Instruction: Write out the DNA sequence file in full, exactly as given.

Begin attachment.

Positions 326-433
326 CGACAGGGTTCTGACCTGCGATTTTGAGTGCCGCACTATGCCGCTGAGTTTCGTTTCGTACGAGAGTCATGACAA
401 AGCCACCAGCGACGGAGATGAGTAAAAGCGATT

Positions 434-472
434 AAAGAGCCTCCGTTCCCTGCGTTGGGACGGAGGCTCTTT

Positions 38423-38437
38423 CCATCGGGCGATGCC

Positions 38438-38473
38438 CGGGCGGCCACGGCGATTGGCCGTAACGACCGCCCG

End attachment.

Positions 326-433
326 CGACAGGGTTCTGACCTGCGATTTTGAGTGCCGCACTATGCCGCTGAGTTTCGTTTCGTACGAGAGTCATGACAA
401 AGCCACCAGCGACGGAGATGAGTAAAAGCGATT

Positions 434-472
434 AAAGAGCCTCCGTTCCCTGCGTTGGGACGGAGGCTCTTT

Positions 38423-38437
38423 CCATCGGGCGATGCC

Positions 38438-38473
38438 CGGGCGGCCACGGCGATTGGCCGTAACGACCGCCCG